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What to Do About a Neuroma

What to Do About a Neuroma

What to Do About a Neuroma

neuroma features a disorganized mass of nerves that develops because of an injury like a cut, stretch, or crush trauma. This extra tissue makes a nerve thicker, which can aggravate conditions within the surrounding tissue. 

Morton’s neuroma is a foot condition that typically develops between your third and fourth toes across the ball of your foot. You might feel as though there’s a fold in your sock or a stone in your shoe, or you may feel sharp and burning pain.

Lifestyle changes may help to ease your symptoms for mild cases. For more severe symptoms, schedule a visit to Hudson Valley Foot Associates. Our podiatrists are neuroma specialists, ready to help you with pain and mobility issues. Here’s what you need to know about your foot-related neuroma. 

Causes and risk factors for neuroma

Morton’s neuroma seems to stem from injury, irritation, or pressure on a nerve leading to the toes. It’s a type of benign (non-cancerous) growth that thickens nerve tissue, leading to nerve dysfunction. 

Foot deformities present from birth may lead to the development of a neuroma. Sometimes, running on the ball of your foot during sports or exercise could cause the necessary irritation to trigger the tissue growth. 

Your footwear choices may also play a role. This is often the case when you choose shoes for their style over comfort, such as with high heels, but any shoe that focuses stress points on your feet could create problems. 

What to do about a neuroma

Mild cases of neuroma may respond to home treatment and lifestyle changes. 

  • Over-the-counter anti-inflammatory medications, such as ibuprofen and naproxen, can reduce swelling while masking pain from the neuroma
  • Rest from sports or exercise for a few weeks while avoiding any activity that exposes your feet to high impact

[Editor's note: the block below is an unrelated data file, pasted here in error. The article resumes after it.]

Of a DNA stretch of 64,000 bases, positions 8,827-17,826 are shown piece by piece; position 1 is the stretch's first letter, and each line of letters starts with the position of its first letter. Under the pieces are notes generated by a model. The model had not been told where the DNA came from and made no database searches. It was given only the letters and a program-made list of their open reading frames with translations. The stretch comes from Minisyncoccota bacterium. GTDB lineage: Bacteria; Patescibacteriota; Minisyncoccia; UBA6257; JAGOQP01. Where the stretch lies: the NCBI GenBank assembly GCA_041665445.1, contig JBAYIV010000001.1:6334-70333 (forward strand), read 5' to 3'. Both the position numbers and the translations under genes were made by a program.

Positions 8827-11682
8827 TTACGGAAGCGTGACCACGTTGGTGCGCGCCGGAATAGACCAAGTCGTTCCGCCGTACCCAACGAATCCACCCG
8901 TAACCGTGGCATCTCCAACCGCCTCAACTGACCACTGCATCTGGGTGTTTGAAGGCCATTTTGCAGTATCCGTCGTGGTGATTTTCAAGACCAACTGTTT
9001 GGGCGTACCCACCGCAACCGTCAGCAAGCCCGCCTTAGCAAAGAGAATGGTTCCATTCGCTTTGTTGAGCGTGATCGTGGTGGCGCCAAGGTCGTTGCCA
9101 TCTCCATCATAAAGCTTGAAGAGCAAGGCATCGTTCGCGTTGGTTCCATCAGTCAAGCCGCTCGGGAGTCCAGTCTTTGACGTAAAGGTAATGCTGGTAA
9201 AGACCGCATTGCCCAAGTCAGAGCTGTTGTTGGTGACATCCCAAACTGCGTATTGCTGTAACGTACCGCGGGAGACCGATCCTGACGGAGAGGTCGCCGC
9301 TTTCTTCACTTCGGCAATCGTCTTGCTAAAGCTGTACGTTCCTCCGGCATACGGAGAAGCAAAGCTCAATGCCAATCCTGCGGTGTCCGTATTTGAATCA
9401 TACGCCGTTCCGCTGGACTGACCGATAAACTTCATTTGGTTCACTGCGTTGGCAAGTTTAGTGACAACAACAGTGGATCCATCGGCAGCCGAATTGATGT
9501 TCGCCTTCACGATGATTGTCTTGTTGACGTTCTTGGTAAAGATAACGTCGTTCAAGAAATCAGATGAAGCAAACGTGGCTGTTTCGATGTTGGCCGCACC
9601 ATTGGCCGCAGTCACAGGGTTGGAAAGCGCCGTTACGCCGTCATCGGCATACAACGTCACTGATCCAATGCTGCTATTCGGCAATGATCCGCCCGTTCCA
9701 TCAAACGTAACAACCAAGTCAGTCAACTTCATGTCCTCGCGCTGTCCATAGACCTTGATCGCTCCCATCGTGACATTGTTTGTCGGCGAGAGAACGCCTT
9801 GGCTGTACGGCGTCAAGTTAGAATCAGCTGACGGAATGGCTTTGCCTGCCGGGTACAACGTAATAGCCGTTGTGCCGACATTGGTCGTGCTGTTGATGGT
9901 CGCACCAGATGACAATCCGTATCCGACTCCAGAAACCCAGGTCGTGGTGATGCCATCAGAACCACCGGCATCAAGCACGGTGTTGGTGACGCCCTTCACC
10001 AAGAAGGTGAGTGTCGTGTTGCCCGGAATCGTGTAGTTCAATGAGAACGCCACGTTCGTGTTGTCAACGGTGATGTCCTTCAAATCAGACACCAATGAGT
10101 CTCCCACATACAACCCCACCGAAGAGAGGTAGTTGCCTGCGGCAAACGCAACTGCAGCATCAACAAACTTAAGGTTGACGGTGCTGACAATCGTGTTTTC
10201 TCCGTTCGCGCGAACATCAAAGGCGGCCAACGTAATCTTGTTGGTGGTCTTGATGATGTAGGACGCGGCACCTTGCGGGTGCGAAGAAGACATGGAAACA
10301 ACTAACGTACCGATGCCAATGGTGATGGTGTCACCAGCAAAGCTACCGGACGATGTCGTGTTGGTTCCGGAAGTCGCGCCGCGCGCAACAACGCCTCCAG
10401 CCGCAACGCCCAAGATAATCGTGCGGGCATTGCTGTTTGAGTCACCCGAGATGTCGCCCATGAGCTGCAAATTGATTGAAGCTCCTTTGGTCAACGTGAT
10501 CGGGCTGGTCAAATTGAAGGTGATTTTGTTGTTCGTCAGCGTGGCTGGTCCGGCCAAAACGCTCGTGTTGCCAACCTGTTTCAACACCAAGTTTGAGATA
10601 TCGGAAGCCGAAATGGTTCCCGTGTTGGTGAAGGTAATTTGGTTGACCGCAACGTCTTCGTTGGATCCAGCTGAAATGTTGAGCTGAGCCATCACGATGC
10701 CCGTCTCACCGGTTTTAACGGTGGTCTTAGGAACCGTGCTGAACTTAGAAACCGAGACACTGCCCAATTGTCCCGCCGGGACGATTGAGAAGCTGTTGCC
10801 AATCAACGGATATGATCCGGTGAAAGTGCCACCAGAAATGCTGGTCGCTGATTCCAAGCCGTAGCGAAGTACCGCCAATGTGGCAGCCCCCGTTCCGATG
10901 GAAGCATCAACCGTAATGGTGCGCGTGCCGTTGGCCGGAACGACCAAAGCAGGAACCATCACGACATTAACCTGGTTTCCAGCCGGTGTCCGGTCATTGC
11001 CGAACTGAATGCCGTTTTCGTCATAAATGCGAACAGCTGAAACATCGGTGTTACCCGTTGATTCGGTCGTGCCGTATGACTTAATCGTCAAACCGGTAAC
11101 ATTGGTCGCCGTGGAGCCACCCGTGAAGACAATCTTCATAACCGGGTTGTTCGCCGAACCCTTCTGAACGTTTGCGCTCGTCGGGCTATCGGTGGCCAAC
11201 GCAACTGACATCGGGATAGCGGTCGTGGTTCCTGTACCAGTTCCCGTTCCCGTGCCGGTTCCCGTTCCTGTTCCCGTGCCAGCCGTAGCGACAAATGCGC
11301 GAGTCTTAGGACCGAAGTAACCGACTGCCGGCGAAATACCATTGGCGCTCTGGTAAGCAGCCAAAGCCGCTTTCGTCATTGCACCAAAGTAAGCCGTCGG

• Ice packs can help reduce inflammation and a frozen, partially filled water bottle makes a great foot roller
  • Change your shoes to comfortable styles with a wide foot box, extra depth, and cushioning inserts
  • Consumer arch supports or metatarsal pads

When these treatments fail to provide relief, our podiatrists typically start with more advanced conservative treatments, including: 

  • Prescription anti-inflammatory medications
  • Corticosteroid injections
  • Custom orthotics

When these methods fail, there are surgical options. 

Cryogenic neuroablation

This is a procedure that uses extremely low temperatures to destroy some nerve tissue without completely killing the nerve. It may be enough on its own to relieve symptoms, or it may be combined with another treatment. 

Decompression surgery

Your foot surgeon can relieve pressure on the affected nerve by trimming away surrounding tissue to make more room. Relieving pressure on the neuroma often eases pain and other symptoms. 

Neurectomy

As a last resort, the affected nerve can be surgically removed. While it’s usually successful at reducing symptoms, sometimes permanent numbness is a side effect. 

With seven locations in New York, Hudson Valley Foot Associates is conveniently located. Call the nearest office directly or use the online link to request an appointment. There’s an answer for your neuroma pain, so schedule a consultation today.

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